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Settlement vs. Litigation – Which is Best for You?

Just as marriage is one of the happiest, hope-filled, and harmonious times we experience, divorce brings some of the saddest, depression-filled, and adversarial times. Couples rarely choose to divorce while they’re working well together, and so the process of dividing assets, allocating child custody, and deciding on child and spousal support can be a time of the highest conflict. Soon-to-be-ex-spouses can choose to maximize that conflict or minimize it, depending on which path they take: Settlement or Litigation.

Below are some questions to consider as you decide whether to attempt a divorce settlement with (or without) the assistance of a third-party mediator, or to insist on litigation.

  • Are you able to put your pain and anger aside and think logically about the future? Whether you are feeling betrayed, guilty, or just depressed, are you capable of making reasoned and informed choices about your future? Can you become capable within a few weeks? If you can’t think rationally about a settlement, you may wish to put your future well-being into the hands of a neutral judge, who will try his or her best to make the divorce as fair as possible, based on the information you’re able to present in court. The judge’s decision won’t be a perfect fit, and it’s unlikely to take into account some of the unique aspects of your life, but at least you won’t have to make those tough decisions yourself.
  • Can you communicate with your ex-spouse with civility? Civil communication in a divorce can be difficult, though a trained mediator may be able to help smooth communication if tempers begin to flare. If you find it impossible to discuss the tough issues, such as incomes, investments, custody and visitations, as well as child and spousal support, with your ex-spouse without yelling, perhaps you will benefit from the more formal environment of the courtroom with final orders being handed down by a Judge.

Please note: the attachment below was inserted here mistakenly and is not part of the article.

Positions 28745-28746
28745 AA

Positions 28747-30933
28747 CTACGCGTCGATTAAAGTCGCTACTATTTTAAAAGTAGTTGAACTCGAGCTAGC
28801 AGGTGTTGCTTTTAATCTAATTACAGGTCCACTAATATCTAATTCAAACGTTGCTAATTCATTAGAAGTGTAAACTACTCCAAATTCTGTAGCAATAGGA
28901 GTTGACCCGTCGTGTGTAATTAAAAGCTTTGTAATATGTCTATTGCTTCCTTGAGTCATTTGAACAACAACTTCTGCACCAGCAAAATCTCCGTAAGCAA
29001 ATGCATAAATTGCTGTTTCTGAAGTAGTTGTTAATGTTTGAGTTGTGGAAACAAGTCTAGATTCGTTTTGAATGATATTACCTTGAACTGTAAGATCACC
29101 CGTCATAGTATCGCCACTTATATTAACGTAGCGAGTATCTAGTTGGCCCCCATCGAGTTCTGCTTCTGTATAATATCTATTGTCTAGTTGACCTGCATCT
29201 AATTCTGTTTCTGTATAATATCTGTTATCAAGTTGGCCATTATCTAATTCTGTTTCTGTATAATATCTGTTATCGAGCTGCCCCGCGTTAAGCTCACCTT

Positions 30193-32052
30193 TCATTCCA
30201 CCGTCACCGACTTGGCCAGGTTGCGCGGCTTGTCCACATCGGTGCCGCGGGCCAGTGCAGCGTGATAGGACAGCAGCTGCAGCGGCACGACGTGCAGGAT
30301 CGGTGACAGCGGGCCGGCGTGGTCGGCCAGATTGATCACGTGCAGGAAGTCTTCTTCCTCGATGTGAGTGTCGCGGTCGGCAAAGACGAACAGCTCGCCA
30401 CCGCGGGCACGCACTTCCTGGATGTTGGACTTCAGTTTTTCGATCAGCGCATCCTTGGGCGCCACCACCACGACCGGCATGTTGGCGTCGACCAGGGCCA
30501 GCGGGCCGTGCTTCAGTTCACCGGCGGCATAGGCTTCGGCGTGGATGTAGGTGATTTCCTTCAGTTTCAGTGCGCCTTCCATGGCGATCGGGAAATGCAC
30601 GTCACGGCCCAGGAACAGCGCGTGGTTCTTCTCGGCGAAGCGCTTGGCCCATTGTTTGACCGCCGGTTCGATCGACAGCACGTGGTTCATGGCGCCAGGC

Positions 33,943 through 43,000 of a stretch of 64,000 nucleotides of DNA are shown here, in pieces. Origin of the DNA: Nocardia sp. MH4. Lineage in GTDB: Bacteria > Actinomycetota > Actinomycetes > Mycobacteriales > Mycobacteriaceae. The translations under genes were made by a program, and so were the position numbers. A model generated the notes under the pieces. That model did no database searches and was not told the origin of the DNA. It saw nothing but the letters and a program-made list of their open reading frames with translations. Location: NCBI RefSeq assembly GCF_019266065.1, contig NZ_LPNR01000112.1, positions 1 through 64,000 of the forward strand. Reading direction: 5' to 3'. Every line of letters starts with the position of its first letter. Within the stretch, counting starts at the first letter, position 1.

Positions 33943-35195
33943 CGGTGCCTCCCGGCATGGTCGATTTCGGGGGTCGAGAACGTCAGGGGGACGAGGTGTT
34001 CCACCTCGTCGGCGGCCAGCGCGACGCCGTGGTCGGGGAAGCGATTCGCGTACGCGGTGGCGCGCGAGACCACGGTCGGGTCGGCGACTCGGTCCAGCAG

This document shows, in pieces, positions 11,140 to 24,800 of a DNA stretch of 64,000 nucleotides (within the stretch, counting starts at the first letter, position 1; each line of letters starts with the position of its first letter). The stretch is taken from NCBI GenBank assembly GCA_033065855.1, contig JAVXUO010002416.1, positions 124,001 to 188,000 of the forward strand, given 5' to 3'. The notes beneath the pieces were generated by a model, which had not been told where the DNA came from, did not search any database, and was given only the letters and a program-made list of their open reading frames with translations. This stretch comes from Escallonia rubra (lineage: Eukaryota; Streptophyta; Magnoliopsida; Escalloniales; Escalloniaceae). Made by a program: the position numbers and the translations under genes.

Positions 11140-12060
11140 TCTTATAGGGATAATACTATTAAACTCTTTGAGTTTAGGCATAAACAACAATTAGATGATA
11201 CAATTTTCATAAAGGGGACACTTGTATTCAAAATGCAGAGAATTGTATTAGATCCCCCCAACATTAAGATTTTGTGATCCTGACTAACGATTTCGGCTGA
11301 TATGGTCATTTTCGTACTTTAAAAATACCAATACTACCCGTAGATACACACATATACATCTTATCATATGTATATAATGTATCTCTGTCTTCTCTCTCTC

• How much money are you willing to spend on your divorce? It can be hard to put a price on peace of mind, and on the thrill of trying to put an ex-spouse in his or her place, but it can be equally difficult to recover financially after a divorce, even before you pay your attorney’s fees. Mediation will help minimize court costs and attorney’s fees, and ensure that your share of the combined assets is as large as it can be, while litigation will increase the costs and ensure that your share of the combined assets is less than you started with.
  • Is your ex-spouse willing to compromise fairly? Unfortunately, you can’t decide to compromise all by yourself if your ex-spouse is being unreasonable. If the other party is demanding things in the divorce that you cannot, in good conscience, allow or are unwilling to give up, litigation may be the only option.

The bottom line, of course, is that a mutually agreed upon settlement is almost always more beneficial to all parties than litigation. Litigation is costly in time, in money, in uncertainty, and in emotional stress. A settlement conference or mediation, on the other hand, is able to empower the parties to decide the shape of their futures – and their children’s futures – with a minimum of stress, uncertainty, money, and time expended.

The Orange County Family Law Firm of Pinkham and Associates have over 16 years of experience in helping their clients through their divorces. Call today for a free consultation: 714-730-0111.

April 15, 2015



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